Temple of kalabsha | Temple of kalabsha in Aswan Egypt | Temple of Mandulis
Kalabsha temple Aswan
The Kalabsha Temple is a Greek-Roman temple originally It is located 56 km south of the city of Aswan, in the governorate of Aswan. It was dedicated to Isis, Osiris, and Horus-Mandulis, who was the Roman appearance of the Nubian solar god, Merwel. This is the best example of an independent temple in Nubia, after the Temples of Abu Simbel. It is also known as the Temple of Mandulis
History of the Kalabsha Temple
The ancient temple of Kalabsha was completed under the Roman Emperor Augustus, who was worshipped as a pharaoh in Egypt. The district measures 66 x 92 m in its entirety including the surrounding wall, the actual temple building measures 77 x 36 m and is thus the largest temple building in Nubia. On the way to the quay,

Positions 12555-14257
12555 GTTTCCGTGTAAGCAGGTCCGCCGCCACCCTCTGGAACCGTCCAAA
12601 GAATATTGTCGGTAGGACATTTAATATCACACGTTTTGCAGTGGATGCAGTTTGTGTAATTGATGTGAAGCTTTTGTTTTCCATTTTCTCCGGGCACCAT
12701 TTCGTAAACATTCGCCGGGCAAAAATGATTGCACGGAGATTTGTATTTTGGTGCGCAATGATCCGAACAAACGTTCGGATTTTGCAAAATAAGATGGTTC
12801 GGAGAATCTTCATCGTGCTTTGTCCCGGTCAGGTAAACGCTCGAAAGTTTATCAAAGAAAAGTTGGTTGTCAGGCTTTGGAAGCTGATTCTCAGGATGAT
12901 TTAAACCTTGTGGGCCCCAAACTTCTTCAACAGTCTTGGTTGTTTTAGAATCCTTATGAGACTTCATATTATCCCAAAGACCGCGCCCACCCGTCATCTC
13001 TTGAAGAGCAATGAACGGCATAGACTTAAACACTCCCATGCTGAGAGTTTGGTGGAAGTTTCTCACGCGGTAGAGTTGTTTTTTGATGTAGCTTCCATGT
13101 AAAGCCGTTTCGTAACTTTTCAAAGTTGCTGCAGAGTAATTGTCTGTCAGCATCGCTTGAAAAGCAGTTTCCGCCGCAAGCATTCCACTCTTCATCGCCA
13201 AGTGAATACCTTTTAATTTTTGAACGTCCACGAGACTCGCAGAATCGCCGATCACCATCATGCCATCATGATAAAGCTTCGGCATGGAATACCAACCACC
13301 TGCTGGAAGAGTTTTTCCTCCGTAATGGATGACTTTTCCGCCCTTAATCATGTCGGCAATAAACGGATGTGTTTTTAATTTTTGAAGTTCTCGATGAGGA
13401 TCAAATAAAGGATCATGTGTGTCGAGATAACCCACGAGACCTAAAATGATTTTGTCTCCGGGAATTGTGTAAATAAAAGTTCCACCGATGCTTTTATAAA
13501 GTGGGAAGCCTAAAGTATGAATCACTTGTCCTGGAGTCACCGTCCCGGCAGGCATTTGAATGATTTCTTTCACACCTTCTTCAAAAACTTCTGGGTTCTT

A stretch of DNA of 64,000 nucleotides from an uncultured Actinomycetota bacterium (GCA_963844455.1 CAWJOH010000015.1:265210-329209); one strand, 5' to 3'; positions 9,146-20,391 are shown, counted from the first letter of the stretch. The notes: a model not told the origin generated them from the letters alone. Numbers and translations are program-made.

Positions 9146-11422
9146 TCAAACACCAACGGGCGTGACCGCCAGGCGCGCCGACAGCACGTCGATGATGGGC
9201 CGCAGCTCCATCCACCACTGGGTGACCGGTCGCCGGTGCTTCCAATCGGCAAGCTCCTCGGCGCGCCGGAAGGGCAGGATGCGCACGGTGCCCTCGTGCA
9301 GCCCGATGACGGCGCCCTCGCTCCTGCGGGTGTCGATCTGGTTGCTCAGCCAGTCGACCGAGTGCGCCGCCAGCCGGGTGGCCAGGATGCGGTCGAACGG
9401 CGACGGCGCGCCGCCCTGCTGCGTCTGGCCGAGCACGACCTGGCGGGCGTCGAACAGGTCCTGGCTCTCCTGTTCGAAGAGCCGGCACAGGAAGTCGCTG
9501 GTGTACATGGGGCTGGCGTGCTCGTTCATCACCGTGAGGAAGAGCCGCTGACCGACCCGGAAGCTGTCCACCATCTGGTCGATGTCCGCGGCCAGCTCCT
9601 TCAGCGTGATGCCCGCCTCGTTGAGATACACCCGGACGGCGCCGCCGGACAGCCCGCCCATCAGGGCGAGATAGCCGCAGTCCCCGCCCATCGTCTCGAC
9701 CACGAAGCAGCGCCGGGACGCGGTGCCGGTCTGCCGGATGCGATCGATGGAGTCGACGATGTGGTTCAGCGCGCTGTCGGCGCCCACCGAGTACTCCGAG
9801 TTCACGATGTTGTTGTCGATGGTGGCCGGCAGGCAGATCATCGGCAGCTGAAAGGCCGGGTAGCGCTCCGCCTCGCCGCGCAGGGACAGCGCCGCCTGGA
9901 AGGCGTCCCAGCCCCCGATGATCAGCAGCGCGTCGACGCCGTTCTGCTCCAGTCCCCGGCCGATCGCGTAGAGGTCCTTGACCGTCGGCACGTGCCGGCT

Inside Kalabsha temple
The entrance of the temple through the huge entrance pylon, which is mostly undecorated. If allowed, one can enter the corridors inside the pylon and climb stairs to the gate roof, from where one can have a view of the complex. Behind the pylon is the temple courtyard, of whose perimeter some columns are still preserved. On a column on the right side, two Greek and one Meroitic inscription from late antiquity are preserved. In one of the two Greek inscriptions, the Meroitic or Nubian toddler king Silko (5th century AD) boasts of a military triumph over the Blemyer tribe. In the vestibule, there are twelve columns with plant capitals, four of which belong to the front. The vestibule is followed by three transverse halls, the latter of which was the sanctum where the statue of the gods was kept. The core building is surrounded by an inner gallery.